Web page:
I have heard active Latter-day Saints complain about the media "normalizing" homosexuality by mainstreaming it within popular culture. Perhaps there is something to that--I'm not certain. But this play "normalized" same-sex attraction for Mormons--not in the sense of approving of behaviors seen as sinful. No. The play made the problem of same-sex attraction as normal, that is, as credible and as admittedly part of our set of struggles as, say, other-sex attraction outside of bounds. Or as normal as bulimia, or drug addiction, or pornography--and yet without the spectacle of those "issues," either.
This is not the Mormon lesbian play. I think the word "lesbian" was only used once, and in a questioning sort of way. No one should mistake the play, reducing it to a political or religious complaint. No such rhetoric ever surfaces, because this is a play more about faith and Christ-like love than anything else. This is a play that pushes some of the darkness into the light, gently and authentically, and in so doing shows a love and respect for those who struggle--both those that struggle with homosexuality, and those that struggle with those strugglers. It united people who thought they might be divided. It depicted realistic yearnings and deep feelings--both for God and for those creatures with whom we interact and who, male or female, give us a reason to make life worth it.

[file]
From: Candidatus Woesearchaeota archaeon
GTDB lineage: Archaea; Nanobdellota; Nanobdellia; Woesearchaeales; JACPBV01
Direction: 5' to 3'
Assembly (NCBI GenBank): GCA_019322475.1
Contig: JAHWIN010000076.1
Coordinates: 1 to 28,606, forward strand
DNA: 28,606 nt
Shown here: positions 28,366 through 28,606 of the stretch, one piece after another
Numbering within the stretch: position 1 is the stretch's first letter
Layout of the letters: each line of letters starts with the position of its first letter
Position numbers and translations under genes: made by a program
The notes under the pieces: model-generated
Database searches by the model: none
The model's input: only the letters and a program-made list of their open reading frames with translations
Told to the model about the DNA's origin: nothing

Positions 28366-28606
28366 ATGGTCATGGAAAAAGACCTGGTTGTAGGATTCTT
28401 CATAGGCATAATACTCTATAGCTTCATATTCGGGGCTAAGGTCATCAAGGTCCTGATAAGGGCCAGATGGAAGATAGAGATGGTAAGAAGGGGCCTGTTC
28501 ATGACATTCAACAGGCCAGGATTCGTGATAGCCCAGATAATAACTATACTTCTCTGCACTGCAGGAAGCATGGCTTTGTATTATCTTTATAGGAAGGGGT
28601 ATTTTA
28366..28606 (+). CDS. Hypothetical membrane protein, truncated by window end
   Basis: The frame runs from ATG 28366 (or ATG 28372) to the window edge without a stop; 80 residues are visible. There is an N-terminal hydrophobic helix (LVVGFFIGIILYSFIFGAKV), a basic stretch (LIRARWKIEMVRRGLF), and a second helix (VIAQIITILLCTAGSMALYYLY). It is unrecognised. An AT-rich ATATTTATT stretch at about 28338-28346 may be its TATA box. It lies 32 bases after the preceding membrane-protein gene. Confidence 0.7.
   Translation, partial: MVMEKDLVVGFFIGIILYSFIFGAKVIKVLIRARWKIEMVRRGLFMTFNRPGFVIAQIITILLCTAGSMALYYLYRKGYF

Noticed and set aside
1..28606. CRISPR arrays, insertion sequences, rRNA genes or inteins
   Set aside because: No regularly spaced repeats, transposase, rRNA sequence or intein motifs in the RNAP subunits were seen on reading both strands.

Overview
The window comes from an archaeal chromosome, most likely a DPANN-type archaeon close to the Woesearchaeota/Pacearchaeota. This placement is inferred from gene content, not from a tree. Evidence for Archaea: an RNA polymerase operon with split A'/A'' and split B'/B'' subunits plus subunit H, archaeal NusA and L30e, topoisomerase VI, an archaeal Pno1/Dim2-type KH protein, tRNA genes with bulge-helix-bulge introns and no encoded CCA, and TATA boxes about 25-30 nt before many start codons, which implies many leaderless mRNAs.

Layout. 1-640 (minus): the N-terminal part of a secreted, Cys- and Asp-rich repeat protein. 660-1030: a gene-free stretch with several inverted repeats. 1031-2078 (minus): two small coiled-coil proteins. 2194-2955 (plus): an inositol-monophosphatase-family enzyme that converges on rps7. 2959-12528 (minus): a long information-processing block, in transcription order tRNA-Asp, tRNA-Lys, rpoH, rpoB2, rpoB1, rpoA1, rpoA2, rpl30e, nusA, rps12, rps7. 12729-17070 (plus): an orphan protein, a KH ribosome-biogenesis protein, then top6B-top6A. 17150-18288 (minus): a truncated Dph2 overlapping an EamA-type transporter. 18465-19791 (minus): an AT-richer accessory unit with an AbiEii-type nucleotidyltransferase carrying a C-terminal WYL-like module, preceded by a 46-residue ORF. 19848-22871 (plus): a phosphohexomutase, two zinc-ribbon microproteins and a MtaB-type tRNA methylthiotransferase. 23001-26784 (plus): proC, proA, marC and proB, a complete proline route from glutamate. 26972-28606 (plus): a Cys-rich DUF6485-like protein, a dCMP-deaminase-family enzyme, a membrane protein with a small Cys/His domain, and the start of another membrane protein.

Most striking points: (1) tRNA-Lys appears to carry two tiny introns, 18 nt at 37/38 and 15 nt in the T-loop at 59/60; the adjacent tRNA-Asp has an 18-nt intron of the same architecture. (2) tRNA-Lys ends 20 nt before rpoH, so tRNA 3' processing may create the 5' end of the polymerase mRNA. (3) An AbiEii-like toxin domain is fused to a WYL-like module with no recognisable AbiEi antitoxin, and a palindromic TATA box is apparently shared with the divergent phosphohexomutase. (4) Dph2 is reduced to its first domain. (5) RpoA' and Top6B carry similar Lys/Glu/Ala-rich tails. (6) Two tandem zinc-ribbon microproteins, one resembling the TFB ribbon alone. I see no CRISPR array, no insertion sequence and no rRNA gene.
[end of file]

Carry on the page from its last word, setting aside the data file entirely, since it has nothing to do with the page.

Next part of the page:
Little Happy Secrets should not be a best-kept secret. It is a brave and reverent Mormon play representing a great success for its creative personnel, for New Play Project, and for Mormon theater generally.
Little Happy Secrets plays through Monday, March 23rd. An audio version of the play is available as a free podcast on iTunes or through direct download here (70 mb).